Though there are some lights you can use to cut down on heat, you’ll often end up reducing the final harvest yield as well. This is one reason ventilation is so important for indoor grows. An easy ventilation system can be installed by pumping heat out of the top of the grow box while replacing it with cool air near the bottom. This will also help control carbon dioxide levels as well as humidity which should be kept between 40 and 70 percent – any less and your plants could dry up and die, any more and they risk developing mildew. A hygrometer can help track the humidity of your grow room.

Nutrients are another important part of a healthy cannabis grow. Like us, marijuana requires a balanced diet to grow to its fullest potential which differs depending on the stage of growth. Plants in a vegetative stage, for example, should receive more nitrogen than phosphorus or potassium because the nitrogen helps promote stem and leaf growth. After switching to the flower cycle, the plants will require more phosphorus to help buds swell, and less nitrogen to discourage long, stringy buds from forming.

Finally, indoor grow areas will need to be kept sanitary to avoid pest infestation. As mentioned earlier, one easy way to do this is to avoid introducing clones (which could be contaminated either from another grow or from the environment during transportation) by starting with seeds instead. You should also clean the grow area thoroughly with a bleach and water solution prior to beginning a grow and always wash hands and remove excess clothing before to entering the area.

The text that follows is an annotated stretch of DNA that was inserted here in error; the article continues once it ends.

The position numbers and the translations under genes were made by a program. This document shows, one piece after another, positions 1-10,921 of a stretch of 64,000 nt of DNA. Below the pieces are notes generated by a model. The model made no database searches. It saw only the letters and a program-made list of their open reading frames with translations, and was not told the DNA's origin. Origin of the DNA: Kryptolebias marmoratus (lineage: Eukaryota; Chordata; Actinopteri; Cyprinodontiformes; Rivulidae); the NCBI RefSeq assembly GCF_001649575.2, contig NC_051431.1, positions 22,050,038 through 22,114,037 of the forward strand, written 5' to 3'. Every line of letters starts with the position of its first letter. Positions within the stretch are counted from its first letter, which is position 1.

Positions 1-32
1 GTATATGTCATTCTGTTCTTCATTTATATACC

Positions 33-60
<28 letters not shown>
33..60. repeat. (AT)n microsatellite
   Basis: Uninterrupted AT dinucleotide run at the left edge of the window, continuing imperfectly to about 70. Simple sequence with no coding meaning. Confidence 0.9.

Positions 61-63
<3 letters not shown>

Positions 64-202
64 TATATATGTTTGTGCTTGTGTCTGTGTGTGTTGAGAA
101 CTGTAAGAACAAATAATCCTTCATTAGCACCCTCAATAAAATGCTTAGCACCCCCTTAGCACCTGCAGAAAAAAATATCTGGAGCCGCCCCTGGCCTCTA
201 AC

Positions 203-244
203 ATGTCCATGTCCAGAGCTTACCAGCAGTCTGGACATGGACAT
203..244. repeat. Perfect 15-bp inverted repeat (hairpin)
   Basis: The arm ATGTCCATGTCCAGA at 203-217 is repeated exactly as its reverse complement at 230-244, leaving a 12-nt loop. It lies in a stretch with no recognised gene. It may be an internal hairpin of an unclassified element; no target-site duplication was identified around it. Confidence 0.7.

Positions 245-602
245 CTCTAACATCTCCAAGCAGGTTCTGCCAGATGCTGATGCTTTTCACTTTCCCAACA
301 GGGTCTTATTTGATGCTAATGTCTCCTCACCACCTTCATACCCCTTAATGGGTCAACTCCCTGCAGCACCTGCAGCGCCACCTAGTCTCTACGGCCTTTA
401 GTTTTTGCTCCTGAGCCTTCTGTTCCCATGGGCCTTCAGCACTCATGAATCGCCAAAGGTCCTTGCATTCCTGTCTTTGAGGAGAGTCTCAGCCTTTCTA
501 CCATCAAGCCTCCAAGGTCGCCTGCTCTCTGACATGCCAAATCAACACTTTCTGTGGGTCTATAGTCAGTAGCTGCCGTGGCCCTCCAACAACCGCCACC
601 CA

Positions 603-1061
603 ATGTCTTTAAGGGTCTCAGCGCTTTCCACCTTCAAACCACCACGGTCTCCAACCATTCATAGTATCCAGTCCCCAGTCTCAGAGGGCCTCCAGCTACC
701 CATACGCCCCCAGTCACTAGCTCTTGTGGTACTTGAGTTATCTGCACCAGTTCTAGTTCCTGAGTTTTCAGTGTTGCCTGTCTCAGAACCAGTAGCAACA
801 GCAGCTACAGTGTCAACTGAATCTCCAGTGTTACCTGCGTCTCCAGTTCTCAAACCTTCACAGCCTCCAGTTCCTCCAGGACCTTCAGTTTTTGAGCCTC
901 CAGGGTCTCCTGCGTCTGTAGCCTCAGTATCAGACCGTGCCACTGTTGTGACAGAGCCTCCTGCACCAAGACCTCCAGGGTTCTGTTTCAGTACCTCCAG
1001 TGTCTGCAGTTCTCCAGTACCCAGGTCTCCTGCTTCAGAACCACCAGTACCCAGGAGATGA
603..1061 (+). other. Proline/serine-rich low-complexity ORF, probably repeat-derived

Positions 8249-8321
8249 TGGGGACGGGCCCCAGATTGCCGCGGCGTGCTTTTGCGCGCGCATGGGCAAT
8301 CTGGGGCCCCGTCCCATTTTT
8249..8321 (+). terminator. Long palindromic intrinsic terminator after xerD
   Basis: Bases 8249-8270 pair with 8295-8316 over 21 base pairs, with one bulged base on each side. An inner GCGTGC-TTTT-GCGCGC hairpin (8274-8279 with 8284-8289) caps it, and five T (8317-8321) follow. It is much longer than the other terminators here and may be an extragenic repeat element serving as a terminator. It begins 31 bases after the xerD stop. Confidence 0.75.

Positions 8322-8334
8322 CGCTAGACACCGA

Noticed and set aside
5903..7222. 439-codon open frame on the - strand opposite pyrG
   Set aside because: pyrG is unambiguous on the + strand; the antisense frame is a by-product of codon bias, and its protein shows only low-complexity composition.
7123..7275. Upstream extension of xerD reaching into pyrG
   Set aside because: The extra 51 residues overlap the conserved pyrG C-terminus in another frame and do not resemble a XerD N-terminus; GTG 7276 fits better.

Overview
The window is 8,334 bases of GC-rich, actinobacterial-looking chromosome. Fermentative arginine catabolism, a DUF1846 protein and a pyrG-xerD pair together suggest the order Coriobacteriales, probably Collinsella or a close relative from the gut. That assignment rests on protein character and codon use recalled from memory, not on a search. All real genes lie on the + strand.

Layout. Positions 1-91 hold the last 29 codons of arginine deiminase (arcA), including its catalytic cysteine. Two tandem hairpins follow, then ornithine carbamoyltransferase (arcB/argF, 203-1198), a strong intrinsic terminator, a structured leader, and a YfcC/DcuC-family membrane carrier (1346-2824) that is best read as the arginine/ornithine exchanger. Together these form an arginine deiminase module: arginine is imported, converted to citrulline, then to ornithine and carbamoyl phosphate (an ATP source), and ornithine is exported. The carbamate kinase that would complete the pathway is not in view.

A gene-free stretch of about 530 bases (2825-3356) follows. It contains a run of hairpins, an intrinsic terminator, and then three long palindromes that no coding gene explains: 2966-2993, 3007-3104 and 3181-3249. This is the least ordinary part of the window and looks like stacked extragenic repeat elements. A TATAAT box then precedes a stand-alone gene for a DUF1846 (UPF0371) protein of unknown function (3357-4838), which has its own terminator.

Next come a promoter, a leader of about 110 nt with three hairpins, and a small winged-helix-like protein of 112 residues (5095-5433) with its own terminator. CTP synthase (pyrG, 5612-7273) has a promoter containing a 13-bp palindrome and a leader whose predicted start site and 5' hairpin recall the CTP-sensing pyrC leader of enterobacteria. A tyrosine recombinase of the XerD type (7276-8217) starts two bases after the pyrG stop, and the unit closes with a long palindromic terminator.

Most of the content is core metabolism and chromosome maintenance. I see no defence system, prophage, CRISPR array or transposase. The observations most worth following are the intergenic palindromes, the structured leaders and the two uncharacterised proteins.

If pests do move into your cannabis grow room, you should be able to get rid of them with organic sprays on the underside of the foliage (in the case of an aphid infestation, for example) or by modifying the grow conditions (like letting the top few inches of soil dry out to deter fungus gnats).

There are many resources available to help teach you what you need to know to grow dank weed, but perhaps the best teacher is good ol’ fashioned experience. So read up, plan your supplies and dig in. Your adventure in cannabis cultivation is just beginning.

Do you have any indoor cannabis cultivation tips? Share them with us on Facebook.

Cannabis enthusiasts seeking to set up an effective indoor marijuana grow may use this guide for tips and advice for successful growing operations. From seeds or clones, growing nutrients, lighting, or choosing indica or sativa, PotGuide has you covered.

Top 10 Tips For Growing Cannabis: Answers To Your FAQs

Growing cannabis is a process that requires attention to detail and a significant investment of time, effort, and money. If you want to optimise your resources and maximise your yields, check out the answers to your most frequently asked questions about growing weed below.

  • 1. How important is genetics when growing weed?
  • 2. What is the best cannabis growing medium?
  • 3. Do I need nutrients to grow cannabis?
  • 4. What are the best grow lights for indoor growing?
  • 5. Do I need a fan in my grow tent?
  • 6. How can I achieve the perfect climate for growing cannabis?
  • 7. How often do I have to water my cannabis plants?
  • 8. Will training my plants help me get fatter buds?
  • 9. When is the best time to harvest marijuana buds?
  • 10. Is drying and curing important when growing cannabis?
  • 1. How important is genetics when growing weed?
  • 2. What is the best cannabis growing medium?
  • 3. Do I need nutrients to grow cannabis?
  • 4. What are the best grow lights for indoor growing?
  • 5. Do I need a fan in my grow tent?
  • 6. How can I achieve the perfect climate for growing cannabis?
  • 7. How often do I have to water my cannabis plants?
  • 8. Will training my plants help me get fatter buds?
  • 9. When is the best time to harvest marijuana buds?
  • 10. Is drying and curing important when growing cannabis?